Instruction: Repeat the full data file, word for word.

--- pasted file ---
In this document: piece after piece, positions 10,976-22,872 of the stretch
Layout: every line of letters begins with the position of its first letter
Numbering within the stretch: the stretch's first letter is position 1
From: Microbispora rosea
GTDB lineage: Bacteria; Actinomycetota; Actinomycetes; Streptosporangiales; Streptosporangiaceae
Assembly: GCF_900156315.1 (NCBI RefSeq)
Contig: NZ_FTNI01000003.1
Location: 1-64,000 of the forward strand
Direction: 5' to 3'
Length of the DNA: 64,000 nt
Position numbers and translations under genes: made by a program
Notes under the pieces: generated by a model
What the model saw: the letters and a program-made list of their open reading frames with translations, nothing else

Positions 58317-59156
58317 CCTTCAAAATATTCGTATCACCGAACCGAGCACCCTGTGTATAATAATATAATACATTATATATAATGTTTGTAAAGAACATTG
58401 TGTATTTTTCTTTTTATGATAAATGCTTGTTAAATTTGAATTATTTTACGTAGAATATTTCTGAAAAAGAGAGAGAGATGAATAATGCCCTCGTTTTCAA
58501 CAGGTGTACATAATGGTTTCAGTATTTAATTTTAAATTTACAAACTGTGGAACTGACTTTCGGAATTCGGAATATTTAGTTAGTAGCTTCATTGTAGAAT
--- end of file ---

In this document: piece after piece, positions 10,976-22,872 of the stretch
Layout: every line of letters begins with the position of its first letter
Numbering within the stretch: the stretch's first letter is position 1
From: Microbispora rosea
GTDB lineage: Bacteria; Actinomycetota; Actinomycetes; Streptosporangiales; Streptosporangiaceae
Assembly: GCF_900156315.1 (NCBI RefSeq)
Contig: NZ_FTNI01000003.1
Location: 1-64,000 of the forward strand
Direction: 5' to 3'
Length of the DNA: 64,000 nt
Position numbers and translations under genes: made by a program
Notes under the pieces: generated by a model
What the model saw: the letters and a program-made list of their open reading frames with translations, nothing else

Positions 58317-59156
58317 CCTTCAAAATATTCGTATCACCGAACCGAGCACCCTGTGTATAATAATATAATACATTATATATAATGTTTGTAAAGAACATTG
58401 TGTATTTTTCTTTTTATGATAAATGCTTGTTAAATTTGAATTATTTTACGTAGAATATTTCTGAAAAAGAGAGAGAGATGAATAATGCCCTCGTTTTCAA
58501 CAGGTGTACATAATGGTTTCAGTATTTAATTTTAAATTTACAAACTGTGGAACTGACTTTCGGAATTCGGAATATTTAGTTAGTAGCTTCATTGTAGAAT